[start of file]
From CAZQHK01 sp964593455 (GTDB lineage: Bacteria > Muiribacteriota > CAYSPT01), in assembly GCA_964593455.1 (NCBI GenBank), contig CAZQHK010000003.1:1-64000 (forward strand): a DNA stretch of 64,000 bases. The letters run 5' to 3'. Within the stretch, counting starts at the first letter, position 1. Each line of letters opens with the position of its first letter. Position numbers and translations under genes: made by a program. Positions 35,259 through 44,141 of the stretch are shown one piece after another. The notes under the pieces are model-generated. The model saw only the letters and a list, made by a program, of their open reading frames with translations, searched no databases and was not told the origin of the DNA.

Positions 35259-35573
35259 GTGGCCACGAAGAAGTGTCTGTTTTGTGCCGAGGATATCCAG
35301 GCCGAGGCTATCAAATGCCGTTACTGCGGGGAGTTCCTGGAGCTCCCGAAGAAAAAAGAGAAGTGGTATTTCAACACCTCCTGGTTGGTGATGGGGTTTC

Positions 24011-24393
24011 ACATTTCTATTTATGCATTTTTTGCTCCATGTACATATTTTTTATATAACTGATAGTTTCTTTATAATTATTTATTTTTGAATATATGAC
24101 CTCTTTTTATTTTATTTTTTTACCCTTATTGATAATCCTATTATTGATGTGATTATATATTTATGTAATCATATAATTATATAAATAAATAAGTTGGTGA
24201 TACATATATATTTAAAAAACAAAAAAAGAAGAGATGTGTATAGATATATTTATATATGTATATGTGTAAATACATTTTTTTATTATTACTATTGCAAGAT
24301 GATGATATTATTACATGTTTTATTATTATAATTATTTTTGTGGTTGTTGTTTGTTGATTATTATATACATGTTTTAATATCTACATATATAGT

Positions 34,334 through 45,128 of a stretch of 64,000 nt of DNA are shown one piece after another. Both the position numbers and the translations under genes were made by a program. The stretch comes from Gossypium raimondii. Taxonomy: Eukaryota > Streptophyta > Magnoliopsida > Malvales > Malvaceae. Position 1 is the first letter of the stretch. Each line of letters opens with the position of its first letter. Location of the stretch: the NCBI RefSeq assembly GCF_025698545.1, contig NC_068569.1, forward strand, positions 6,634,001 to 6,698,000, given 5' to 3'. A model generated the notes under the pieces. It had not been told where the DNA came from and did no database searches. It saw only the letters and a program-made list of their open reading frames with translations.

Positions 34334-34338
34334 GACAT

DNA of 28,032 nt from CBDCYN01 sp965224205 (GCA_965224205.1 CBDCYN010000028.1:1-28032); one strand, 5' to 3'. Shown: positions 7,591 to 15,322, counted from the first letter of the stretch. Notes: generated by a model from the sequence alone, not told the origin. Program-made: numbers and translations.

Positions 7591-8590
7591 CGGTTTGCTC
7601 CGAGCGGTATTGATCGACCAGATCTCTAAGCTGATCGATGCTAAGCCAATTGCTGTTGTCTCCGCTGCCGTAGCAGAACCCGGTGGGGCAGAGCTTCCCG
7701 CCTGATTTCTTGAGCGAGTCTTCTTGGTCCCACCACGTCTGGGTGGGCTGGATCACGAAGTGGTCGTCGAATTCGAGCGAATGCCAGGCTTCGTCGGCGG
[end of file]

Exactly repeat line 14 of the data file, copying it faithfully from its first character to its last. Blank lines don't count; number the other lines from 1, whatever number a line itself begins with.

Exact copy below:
Positions 7591-8590